Is sharing your Netflix password really a federal offense?

Is sharing your Netflix password really a federal offense?

Have you ever logged into your parents’ Netflix account? Let your brother use your login while he was visiting? Then you may have committed a federal crime.
In July 2016, the U.S. Court of Appeals ruled that it was illegal to use another person’s password to access a service without the approval of the company that delivers the service. A three-judge panel upheld the 2013 federal conviction of the defendant, David Nosal, for six counts of violating the Computer Fraud and Abuse Act of 1986 (CFAA).

In 2004 Nosal resigned from his employer, a Los Angeles-based recruiting company. Soon afterward, he persuaded three former coworkers to join him in a new, competing search and recruiting business. Before resigning from the employer, they downloaded proprietary and confidential information from the company’s computers for their own use.

Four years later, Nosal and the three employees were indicted for 20 violations of the Computer Fraud and Abuse Act of 1986. A criminal and civil law simultaneously, the CFAA allows plaintiffs to sue for any damages caused by violations.

Federal prosecutors charged that the four defendants downloaded their former employer’s data with intent to defraud, but the defense argued that the CFAA was intended to stop hackers and did not apply to employees who violate confidentiality agreements or misappropriate information. Nosal’s co-defendants were also still employed at the time of the incident, so the defense countered the charge that they had acted “without authorization.”

The U.S. District Court for the Northern District of California agreed and dropped the CFAA-related charges from the indictment. When the prosecution appealed, the Ninth Circuit Court ruled that an employee “exceeds authorized access” under the CFAA when they access data in violation of an employer’s access policies. The five counts based on the CFAA were promptly reinstated.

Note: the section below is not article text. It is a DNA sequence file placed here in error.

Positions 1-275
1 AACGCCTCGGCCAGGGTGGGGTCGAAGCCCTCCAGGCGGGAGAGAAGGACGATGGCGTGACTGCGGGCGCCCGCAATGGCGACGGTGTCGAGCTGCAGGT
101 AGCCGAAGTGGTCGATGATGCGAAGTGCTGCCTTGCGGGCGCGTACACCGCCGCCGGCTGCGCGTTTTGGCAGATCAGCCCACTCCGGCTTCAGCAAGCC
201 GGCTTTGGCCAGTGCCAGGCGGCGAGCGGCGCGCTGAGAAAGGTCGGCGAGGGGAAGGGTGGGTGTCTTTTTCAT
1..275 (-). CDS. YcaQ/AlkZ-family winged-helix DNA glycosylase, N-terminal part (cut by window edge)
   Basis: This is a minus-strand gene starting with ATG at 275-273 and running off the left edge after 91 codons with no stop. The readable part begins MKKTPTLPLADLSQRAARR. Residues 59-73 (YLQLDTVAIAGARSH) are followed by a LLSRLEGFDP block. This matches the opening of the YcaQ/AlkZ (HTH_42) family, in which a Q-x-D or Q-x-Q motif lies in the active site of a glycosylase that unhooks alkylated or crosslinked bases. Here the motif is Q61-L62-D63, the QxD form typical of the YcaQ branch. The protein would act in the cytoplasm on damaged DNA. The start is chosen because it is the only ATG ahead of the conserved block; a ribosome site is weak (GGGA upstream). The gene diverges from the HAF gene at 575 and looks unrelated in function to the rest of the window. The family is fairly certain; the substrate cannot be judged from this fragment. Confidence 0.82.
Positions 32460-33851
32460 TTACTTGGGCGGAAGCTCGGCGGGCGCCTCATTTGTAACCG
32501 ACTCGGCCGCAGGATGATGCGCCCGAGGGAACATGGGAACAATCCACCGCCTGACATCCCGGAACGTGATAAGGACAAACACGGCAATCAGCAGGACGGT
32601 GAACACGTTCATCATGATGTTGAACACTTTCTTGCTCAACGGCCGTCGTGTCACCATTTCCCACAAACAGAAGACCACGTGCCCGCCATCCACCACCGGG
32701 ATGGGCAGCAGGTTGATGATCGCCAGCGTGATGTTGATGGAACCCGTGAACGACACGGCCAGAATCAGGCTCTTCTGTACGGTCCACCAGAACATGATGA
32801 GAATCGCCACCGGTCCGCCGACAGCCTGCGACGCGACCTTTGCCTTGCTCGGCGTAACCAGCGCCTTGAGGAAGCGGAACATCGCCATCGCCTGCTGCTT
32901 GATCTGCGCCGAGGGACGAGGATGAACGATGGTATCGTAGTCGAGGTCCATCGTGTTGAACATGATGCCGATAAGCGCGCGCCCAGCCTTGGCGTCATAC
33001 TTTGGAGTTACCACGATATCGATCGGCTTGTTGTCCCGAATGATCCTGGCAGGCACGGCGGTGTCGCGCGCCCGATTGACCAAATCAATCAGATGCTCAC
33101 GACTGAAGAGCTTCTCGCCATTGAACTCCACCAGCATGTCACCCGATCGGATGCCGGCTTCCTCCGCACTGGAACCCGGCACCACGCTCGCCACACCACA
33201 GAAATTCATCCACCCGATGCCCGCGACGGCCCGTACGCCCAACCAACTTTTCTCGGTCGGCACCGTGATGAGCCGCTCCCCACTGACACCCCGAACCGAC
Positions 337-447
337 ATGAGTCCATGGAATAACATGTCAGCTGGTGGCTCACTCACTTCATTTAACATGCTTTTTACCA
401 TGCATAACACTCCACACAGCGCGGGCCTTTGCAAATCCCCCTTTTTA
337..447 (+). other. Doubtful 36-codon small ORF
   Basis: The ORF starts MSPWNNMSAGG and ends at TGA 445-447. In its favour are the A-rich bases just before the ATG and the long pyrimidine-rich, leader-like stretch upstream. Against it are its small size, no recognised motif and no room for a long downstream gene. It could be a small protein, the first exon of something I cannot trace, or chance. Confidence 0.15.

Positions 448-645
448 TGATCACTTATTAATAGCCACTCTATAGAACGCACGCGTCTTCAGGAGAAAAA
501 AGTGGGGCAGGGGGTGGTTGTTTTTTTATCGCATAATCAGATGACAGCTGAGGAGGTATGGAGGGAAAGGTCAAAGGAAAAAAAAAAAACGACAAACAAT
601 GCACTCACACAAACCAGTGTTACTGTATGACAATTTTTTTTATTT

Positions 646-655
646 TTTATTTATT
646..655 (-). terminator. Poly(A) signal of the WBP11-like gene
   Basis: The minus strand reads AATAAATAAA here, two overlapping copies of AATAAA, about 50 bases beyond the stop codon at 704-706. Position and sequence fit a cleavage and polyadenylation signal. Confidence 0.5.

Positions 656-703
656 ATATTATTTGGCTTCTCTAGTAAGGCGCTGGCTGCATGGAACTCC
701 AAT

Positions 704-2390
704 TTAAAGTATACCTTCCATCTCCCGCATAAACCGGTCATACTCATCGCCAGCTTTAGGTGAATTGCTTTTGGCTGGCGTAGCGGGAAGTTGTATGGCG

Nosal’s attorneys argued that such a ruling turned millions of people into criminals because practically everyone uses their work computer to check personal email, shop online, or view the weather–all harmless acts that technically violate most company policies. The court responded that such acts lack any intent to defraud and do not obtain “something of value” as required for a CFAA prosecution.

When Nosal was retried in 2013, he was convicted on six charges by the U.S. District Court for the Northern District of California. He appealed the conviction, but in July 2016 the Ninth Circuit Court affirmed it.

So what does all of this have to do with the legality of sharing your Netflix password? Although no court has ruled on this particular question yet, any “Terms of Service” violations such as password sharing could be perceived as violations of the Computer Fraud and Abuse Act of 1986. Even someone who uses their company computer to check their email may arguably be seen as “defrauding” their employer. If that’s the case, then there are millions of prospective “defendants” out there.Chances are slim that you will ever be prosecuted for logging into your friend’s Netflix account or sending a Tweet on company time, but if you are charged with any kind of computer crime, contact a New York criminal defense attorney right away. Experienced legal counsel is your best way of avoiding a severe outcome that your actions do not warrant. Julie Rendelman has experience both as a prosecutor and a criminal defense attorney. If you are seeking legal advice whether you have already been charged with a federal or state crime or you are concerned that you may be, then call Ms. Rendelman’s office at 212-951-1232 or visit